21st Century Newspeak . . .

21st Century Newspeak . . .
Vol: 26 Issue: 19 Saturday, August 19, 2017

In his famous book, ‘1984’ George Orwell introduced us to the words ‘doublethink’ and ‘newspeak’. A word Orwell DIDN’T use – but which combines the two – is ‘doublespeak’.

‘Doublespeak’ is saying one thing and meaning another, usually its opposite.

In Orwell’s ‘1984,’ when Big Brother and the Party say ‘peace’ they mean ‘war’, when they say ‘love’ they mean ‘hate’, and when they say ‘freedom’ they mean ‘slavery’.

Orwell’s thesis was that when words have no meaning, the events they were meant to describe lose their sense of reality.

For inspiration, Orwell drew on real-life examples; Hitler’s ‘Final Solution’ was a benign sounding euphemism for the destruction of an entire race of people. Communism’s ‘reeducation camps’ were euphemisms for political concentration camps.

Stalin himself once obliquely acknowledged the power of ‘doublespeak’, noting, “One death is a tragedy. A million deaths is a statistic.”

Orwell’s ‘1984’ was a precautionary tale penned in 1949 as an undisguised satire of Stalinist authoritarianism and its methods, inventing his ‘newspeak’ concept from the principles of Marxist/Leninism.

In Big Brother’s world, ‘peace’ means ‘war’ — but ‘peace’ as a concept remains subliminally desireable. One ‘hates’ a person they ‘love’, subliminally linking love and hate until the emotions they evoke can be manipulated by Big Brother as necessary.

When ‘freedom’ means ‘slavery’ then the distinctions between the concepts become blurry enough for Orwell’s characters to long for the freedom of Big Brother’s ‘benevolent’ oversight.

The connotations of words naturally change over time. Words like ‘idiot’ and ‘moron’ used to be neutral terms. When they became insults, ‘retarded’ was introduced as a replacement. Then ‘retarded’ became an insult, and was replaced by ‘special’.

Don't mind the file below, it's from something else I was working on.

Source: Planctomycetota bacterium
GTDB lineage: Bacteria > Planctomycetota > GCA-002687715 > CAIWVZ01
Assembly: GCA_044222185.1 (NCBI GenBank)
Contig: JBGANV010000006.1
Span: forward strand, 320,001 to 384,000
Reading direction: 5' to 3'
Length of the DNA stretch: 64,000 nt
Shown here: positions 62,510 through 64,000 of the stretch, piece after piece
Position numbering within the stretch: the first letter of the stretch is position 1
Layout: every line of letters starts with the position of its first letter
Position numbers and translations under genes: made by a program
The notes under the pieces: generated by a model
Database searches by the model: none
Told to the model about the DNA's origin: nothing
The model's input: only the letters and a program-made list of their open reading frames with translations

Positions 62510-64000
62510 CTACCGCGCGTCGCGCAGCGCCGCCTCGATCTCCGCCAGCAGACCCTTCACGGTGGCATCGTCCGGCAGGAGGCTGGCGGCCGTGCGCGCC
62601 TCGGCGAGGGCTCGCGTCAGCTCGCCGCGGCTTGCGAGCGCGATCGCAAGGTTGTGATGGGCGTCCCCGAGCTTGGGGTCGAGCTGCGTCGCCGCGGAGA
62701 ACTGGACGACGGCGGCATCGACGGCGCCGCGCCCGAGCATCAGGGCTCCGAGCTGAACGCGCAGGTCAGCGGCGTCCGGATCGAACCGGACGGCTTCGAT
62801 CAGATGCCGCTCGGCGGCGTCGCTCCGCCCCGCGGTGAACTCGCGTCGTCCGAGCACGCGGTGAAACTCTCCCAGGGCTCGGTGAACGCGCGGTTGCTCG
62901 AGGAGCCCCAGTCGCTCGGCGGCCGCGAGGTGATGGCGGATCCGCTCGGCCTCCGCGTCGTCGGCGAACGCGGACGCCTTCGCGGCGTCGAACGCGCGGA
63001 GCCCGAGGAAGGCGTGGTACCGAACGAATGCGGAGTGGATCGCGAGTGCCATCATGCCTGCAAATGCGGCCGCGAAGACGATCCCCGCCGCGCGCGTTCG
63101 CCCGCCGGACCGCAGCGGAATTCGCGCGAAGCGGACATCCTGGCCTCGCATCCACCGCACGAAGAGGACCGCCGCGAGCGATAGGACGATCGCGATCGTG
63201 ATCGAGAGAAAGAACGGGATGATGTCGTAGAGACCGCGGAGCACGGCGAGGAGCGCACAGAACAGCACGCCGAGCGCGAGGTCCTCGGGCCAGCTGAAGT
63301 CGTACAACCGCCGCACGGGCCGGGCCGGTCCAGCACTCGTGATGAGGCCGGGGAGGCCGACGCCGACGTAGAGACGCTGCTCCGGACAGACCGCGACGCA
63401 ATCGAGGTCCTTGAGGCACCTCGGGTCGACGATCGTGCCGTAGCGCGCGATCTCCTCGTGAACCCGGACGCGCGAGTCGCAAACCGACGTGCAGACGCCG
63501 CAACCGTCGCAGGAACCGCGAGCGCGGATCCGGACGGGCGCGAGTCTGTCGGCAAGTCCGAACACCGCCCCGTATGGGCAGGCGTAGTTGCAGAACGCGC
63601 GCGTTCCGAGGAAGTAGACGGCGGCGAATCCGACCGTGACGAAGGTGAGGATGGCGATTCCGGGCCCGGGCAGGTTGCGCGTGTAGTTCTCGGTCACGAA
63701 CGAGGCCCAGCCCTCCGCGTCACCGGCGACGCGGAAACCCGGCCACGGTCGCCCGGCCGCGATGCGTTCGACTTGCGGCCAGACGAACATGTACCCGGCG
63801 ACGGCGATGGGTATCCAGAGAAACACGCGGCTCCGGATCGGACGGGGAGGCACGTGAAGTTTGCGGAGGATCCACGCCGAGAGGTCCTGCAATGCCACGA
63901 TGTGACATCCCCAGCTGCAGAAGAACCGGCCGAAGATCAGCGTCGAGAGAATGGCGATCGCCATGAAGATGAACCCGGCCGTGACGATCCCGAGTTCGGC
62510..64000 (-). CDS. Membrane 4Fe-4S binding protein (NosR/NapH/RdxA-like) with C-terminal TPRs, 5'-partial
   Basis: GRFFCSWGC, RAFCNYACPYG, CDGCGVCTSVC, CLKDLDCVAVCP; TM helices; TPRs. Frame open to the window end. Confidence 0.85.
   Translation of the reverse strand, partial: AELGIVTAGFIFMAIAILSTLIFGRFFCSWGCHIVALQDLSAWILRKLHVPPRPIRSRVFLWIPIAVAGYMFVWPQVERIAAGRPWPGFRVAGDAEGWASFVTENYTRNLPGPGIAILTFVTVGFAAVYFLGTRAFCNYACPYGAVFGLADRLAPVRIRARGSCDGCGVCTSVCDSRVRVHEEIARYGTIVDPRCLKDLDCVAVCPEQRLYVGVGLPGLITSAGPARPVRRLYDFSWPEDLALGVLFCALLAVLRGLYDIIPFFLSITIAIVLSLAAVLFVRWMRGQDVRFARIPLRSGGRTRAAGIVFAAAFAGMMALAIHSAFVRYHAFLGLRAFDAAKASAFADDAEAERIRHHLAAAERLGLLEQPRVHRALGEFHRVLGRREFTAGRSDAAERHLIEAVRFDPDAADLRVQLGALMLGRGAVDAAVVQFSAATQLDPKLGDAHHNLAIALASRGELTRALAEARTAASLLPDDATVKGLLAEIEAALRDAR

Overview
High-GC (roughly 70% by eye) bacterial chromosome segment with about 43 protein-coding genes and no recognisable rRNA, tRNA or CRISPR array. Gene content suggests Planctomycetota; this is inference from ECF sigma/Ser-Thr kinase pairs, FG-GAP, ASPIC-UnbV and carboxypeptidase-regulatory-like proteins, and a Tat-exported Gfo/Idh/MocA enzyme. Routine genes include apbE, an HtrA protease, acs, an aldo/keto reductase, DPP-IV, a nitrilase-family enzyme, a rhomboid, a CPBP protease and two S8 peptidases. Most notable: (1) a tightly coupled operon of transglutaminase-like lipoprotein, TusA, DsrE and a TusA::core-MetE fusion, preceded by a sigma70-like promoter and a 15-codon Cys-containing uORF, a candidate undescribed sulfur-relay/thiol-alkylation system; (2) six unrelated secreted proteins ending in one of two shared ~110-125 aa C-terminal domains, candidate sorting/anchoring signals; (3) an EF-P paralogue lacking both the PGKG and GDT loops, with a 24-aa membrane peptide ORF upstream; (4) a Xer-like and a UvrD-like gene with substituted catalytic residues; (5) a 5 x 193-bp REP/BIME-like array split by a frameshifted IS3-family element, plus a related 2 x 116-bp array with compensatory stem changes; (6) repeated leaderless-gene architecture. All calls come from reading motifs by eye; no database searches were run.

‘Crippled’ was replaced by ‘handicapped’ followed by ‘disabled’ which is falling into disfavor in favor of ‘challenged’ (which is already losing its neutrality).

The word ‘fundamentalist’ used to have a specific meaning. It meant one who practiced the fundamentals of one’s faith. In 21st century ‘newspeak’, the word ‘fundamentalist’ is synonymous with ‘religious fanatic’.

Using the ‘newspeak’ definition of the word, it becomes possible for the majority of Islam to be peaceful and non-violent, while those who practice the fundamentals of Islam are jihadist warriors.

Redefining the word makes those who practice the fundamentals of Islam ‘evil’, but the religion that inspires the evil is ‘good’ – as long as one doesn’t take its fundamentals too seriously. Or something.

The phrase ‘pro-choice’ used to mean one who favors the right to select from a range of alternative options. The phrase is now used to describe pro-abortion groups that went to the Supreme Court in order to keep anyone offering alternatives to abortion 100 feet from any abortion clinic.

The phrase ‘pro-life’ used to mean people who believed life was something only God could give, and only God had to right to take. In contemporary usage, it is used to describe guys who bomb abortion clinics, shoot abortionists, and march in demonstrations.

The meanings of the phrases have become so confused that the majority of Americans in any given poll aren’t certain if they are ‘pro-choice’ or ‘pro-life’ — it all depends on how the question is phrased.

Ask yourself how anybody can take a middle-of-the-road approach to the question of WHEN it is moral to dismember a baby in the womb? How can there BE a middle-of-the-road position to take? How can it really even be a QUESTION?